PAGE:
Mar 072014

CC BY-NC-SA 2.0 - flickr user tyfn - Thanks for the image and hope you're recovered!This study started with good intentions: To try to clarify “normal” laboratory results for various blood tests for transgender people. Definitely need data on that. The current common wisdom, as I understand it, is to use the reference ranges for physiology. So according to that thinking, for a trans man you use “female” ranges before testosterone and “male” ranges after testosterone. But I haven’t seen much research verifying that this is the best way to go.

Sometimes articles come to my attention from unexpected places. This one is not from any of my common sources, like the Journal of Sexual Medicine or the Archives of Sexual Behavior. This is from the American Journal of Medicine, a journal I had no experience with before now. And it’s going to be a difficult one to break down without me sounding highly critical. So let’s just get this out of the way before I go further: I think this was a badly done study, to the point where its results and conclusions are unreliable. There. Now that that’s out of the way, let’s look at what they did…

These researchers pulled clinical data from 55 trans women in two clinics – one in California, the other in Georgia. These women had been on “hormone therapy” for at least 6 months, up to 10 years. Laboratory results which were commonly checked included:

  • liver function tests (ALP, ALT, AST)
  • renal function tests (creatinine, BUN)
  • hemoglobin, hematocrit
  • lipids (total cholesterol, triglycerides, LDL, HDL)
  • sodium and potassium

But these two clinics used two different labs. So instead of using the standardized reference ranges, they compared the transgender participant values to… the blood values of 20 “healthy” cis men and 20 “healthy” cis women.

Here’s what they found:

  • No statistical difference between trans women, cis women, and cis men on these tests: ALT, AST, BUN, HDL, total cholesterol, sodium
  • Trans women’s values were closer to cis female than cis male ranges on these tests: hematocrit, hemoglobin, potassium
  • Trans women’s values were closer to cis male than cis female ranges for these tests: ALP, creatinine
  • Trans women’s values were higher than either cis male or cis female ranges for triglycerides

BUT I checked the reference ranges for these tests. Not all of them are actually different between cis men and cis women! The two I know are are hematocrit and hemoglobin. This is because testosterone stimulates production of red blood cells! It’s why trans men should get tested regularly – too many red blood cells can lead to clotting. There’s a little evidence that ideal HDL levels may vary between cis men and cis women, but I only found one source for that.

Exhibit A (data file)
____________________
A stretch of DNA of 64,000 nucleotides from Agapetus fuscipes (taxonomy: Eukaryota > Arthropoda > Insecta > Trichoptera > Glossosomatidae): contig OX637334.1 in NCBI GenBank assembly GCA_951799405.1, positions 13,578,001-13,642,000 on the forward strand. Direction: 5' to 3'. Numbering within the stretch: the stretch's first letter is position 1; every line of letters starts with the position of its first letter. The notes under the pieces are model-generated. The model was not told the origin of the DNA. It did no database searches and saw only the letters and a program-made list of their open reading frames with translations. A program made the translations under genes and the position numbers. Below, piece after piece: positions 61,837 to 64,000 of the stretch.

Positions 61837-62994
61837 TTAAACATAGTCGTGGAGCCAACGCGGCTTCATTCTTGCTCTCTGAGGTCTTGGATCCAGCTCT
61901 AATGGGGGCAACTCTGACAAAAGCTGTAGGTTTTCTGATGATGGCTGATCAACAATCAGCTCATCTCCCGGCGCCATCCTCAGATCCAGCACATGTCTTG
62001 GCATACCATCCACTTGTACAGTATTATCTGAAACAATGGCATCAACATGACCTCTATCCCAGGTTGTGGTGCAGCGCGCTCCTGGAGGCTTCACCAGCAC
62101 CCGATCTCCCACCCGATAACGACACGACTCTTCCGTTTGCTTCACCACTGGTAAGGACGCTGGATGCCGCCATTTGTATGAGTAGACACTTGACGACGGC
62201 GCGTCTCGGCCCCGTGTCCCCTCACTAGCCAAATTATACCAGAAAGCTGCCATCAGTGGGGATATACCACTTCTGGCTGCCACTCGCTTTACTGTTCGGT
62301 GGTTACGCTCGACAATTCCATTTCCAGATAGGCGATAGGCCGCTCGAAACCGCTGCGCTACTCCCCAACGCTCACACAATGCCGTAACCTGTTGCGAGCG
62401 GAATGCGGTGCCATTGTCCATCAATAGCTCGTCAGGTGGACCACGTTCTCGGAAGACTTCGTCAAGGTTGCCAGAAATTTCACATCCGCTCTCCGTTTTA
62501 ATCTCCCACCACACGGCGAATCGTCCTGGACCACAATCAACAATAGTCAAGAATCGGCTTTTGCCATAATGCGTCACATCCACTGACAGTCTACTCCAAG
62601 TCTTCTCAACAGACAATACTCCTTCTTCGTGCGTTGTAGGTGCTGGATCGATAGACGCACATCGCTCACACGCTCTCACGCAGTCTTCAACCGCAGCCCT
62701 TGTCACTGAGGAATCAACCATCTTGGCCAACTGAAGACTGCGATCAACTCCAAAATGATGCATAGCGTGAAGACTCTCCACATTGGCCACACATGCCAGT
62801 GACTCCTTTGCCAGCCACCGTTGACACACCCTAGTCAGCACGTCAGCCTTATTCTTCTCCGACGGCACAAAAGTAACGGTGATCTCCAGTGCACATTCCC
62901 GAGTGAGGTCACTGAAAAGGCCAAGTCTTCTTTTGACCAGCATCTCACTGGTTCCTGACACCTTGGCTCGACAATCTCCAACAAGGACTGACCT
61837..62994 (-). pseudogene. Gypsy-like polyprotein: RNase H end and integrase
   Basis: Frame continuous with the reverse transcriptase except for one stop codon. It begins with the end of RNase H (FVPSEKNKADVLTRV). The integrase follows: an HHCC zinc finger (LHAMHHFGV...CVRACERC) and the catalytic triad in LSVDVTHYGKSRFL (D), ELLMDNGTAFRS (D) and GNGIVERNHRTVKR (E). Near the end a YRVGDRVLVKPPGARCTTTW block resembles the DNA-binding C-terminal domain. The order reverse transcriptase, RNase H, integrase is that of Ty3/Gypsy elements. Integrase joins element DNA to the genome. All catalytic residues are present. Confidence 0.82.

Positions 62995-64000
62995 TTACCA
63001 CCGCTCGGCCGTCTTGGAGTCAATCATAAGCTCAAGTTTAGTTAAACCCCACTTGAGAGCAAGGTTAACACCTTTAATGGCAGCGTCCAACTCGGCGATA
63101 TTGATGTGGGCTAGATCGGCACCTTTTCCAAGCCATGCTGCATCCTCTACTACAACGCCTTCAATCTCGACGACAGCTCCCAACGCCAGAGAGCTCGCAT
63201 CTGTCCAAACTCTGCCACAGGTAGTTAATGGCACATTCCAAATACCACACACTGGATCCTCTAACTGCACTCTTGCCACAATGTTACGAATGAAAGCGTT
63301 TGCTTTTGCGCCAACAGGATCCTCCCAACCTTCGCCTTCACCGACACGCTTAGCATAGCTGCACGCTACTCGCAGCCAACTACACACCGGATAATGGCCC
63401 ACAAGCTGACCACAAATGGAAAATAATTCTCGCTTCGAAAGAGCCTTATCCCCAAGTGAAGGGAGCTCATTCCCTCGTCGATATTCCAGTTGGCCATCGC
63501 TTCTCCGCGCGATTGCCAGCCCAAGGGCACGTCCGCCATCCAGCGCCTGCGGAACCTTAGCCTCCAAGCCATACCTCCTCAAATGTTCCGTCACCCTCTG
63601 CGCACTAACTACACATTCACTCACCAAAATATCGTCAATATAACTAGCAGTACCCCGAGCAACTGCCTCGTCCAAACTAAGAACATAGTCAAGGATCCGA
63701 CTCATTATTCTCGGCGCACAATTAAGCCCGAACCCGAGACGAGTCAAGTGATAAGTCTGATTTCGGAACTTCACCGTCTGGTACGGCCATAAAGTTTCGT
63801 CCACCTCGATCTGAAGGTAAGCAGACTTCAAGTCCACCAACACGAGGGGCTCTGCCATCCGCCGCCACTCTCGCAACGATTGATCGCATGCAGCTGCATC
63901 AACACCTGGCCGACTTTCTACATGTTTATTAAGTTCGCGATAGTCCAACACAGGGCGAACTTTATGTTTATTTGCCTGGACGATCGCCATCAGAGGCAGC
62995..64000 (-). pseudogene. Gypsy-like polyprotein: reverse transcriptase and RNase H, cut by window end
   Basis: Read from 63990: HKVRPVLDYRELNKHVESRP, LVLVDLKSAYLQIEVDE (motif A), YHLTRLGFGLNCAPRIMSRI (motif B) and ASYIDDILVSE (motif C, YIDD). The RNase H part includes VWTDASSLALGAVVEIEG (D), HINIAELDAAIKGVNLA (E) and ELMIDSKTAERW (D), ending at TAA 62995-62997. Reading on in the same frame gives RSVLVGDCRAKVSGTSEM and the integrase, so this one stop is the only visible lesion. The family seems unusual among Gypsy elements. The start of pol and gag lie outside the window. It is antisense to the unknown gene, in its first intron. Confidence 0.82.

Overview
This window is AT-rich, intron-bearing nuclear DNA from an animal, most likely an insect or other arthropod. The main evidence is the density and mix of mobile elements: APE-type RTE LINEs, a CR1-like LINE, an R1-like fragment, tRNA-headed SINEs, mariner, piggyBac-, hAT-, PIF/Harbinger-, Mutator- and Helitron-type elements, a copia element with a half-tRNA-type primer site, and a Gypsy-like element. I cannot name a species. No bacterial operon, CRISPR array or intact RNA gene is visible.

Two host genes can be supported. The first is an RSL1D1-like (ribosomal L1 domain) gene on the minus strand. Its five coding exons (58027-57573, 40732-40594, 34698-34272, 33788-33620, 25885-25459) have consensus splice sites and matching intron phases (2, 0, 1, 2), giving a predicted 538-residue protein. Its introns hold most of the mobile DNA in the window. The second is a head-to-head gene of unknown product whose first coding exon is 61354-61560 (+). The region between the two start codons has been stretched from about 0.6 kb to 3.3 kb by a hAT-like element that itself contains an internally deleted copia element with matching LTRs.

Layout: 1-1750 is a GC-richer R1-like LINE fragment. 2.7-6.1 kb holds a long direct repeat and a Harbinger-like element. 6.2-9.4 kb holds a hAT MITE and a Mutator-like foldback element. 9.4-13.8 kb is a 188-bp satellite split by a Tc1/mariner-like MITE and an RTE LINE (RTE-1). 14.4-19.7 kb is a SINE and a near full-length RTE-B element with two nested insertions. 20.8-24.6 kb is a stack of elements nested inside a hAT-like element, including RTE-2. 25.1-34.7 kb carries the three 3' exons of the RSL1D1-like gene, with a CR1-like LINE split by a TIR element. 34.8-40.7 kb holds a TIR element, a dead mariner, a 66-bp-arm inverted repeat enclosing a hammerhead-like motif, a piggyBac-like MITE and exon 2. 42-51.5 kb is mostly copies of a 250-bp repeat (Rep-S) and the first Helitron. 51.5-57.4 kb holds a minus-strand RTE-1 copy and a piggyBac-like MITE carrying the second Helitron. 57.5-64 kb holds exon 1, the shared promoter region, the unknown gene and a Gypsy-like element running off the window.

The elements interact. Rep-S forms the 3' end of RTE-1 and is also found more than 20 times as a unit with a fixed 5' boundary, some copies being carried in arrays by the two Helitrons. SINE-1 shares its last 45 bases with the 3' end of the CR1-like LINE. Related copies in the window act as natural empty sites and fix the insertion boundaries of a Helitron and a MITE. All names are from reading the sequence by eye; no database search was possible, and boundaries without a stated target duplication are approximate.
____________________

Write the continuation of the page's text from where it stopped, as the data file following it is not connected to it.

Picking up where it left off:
Even more important – all of these laboratory results were within “normal” reference ranges. I checked. Reference ranges do vary from lab to lab, but there are standards. And the researchers never correlated any of these results with clinical results. Did that very very slight difference in creatinine levels actually affect anyone’s health? Dunno. But probably not, since it’s still within “normal”!

This leads to other problems I have with the methodology of this study….

  • “Hormone therapy” was never defined. These women could have been on spironolactone or not, on any form of estrogen (or not)… both factors do affect blood levels! Spironolactone has the potential to drastically affect potassium.
  • Whether the trans women participants had their gonads or not was not addressed. This is also crucially important for blood levels
  • Estrogen and testosterone levels were not reported. Same objection as above.
  • Other confounding variable, such as drug use, BMI, and activity level were not reported
  • “Healthy” was never defined for the controls
  • Whether the trans women in this study were “healthy” was never declared

Many of these variables are known to be more common in trans women than in the cis population (e.g., high BMI, drug use, low exercise levels). Given a sample size of only 55, I’m highly suspicious that the observed differences in this study were either noise or due to those other variables. I am left staring at the paper in baffled bewilderment, struggling to understand how this got published. Good intent, but badly executed.